Modelling Human Factors in Perceptual Multimedia Quality: On The Role of Personality and Culture

Scott, Michael and Chandra, Sharath and Huan, Yang and Lin, Weisi and Ghinea, Gheorghita (2015) Modelling Human Factors in Perceptual Multimedia Quality: On The Role of Personality and Culture. In: Proceedings of the 2015 ACM International Conference on Multimedia, October 26-30, 2015, Brisbane, Australia.

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Official URL: http://dx.doi.org/10.1145/2733373.2806254

Abstract / Summary

Perception of multimedia quality is shaped by a rich interplay between system, context, and human factors. While system and context factors are widely researched, few studies in this area consider human factors as sources of systematic variance. This paper presents an analysis on the influence of personality (Five-Factor Model) and cultural traits (Hofstede Model) on the perception of multimedia quality. A set of 144 video sequences (from 12 short movie excerpts) were rated by 114 participants from a cross-cultural population, producing 1232 ratings. On this data, three models are compared: a baseline model that only considers system factors; an extended model that includes personality and culture as human factors; and an optimistic model in which each participant is modeled as a random effect. An analysis shows that personality and cultural traits represent 9.3% of the variance attributable to human factors while human factors overall predict an equal or higher proportion of variance compared to system factors. In addition, the quality-enjoyment correlation varied across the movie excerpts. This suggests that human factors play an important role in perceptual multimedia quality, but further research to explore moderation effects and a broader range of human factors is warranted.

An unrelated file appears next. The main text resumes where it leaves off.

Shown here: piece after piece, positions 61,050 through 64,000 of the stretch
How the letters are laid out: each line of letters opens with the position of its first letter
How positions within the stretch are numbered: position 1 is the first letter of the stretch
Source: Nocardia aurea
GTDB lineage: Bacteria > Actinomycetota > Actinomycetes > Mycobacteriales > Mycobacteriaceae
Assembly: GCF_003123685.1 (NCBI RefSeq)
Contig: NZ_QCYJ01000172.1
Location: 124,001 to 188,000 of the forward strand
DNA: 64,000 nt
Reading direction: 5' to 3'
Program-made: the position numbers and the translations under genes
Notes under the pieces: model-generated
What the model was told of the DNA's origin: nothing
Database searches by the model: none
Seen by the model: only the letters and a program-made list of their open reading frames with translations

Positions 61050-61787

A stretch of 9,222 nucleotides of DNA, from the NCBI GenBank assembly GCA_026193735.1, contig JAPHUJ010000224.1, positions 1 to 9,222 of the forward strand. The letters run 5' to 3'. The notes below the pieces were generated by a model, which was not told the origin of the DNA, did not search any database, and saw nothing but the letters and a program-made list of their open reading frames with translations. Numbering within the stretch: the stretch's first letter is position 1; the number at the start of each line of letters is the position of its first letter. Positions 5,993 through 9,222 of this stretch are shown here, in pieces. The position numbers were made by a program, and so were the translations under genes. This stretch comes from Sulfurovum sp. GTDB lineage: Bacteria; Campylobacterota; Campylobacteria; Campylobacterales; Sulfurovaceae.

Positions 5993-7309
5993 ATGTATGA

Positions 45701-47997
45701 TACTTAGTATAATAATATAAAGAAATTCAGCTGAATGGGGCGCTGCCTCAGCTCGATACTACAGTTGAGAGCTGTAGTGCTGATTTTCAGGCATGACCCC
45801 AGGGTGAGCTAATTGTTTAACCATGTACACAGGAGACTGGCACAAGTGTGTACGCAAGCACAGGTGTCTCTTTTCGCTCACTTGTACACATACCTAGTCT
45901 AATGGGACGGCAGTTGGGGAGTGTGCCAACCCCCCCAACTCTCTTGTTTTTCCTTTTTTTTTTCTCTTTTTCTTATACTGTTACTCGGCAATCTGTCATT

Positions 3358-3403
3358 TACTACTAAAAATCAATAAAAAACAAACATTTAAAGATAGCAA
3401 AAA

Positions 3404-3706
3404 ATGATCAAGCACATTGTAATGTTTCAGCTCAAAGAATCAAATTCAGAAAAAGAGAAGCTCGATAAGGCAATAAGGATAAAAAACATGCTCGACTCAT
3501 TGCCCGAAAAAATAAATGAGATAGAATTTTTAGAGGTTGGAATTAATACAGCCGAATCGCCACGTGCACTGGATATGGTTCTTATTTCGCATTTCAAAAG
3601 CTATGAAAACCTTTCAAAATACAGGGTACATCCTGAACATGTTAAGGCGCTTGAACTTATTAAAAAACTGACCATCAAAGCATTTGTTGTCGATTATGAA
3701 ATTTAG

Item Type: Conference or Workshop Item (Paper)
Subjects: Computer Science, Information & General Works
Courses by Department: The Games Academy > Computing for Games
Depositing User: Michael Scott
Date Deposited: 06 Oct 2015 15:02
Last Modified: 13 Oct 2017 16:06
URI: http://repository.falmouth.ac.uk/id/eprint/1641

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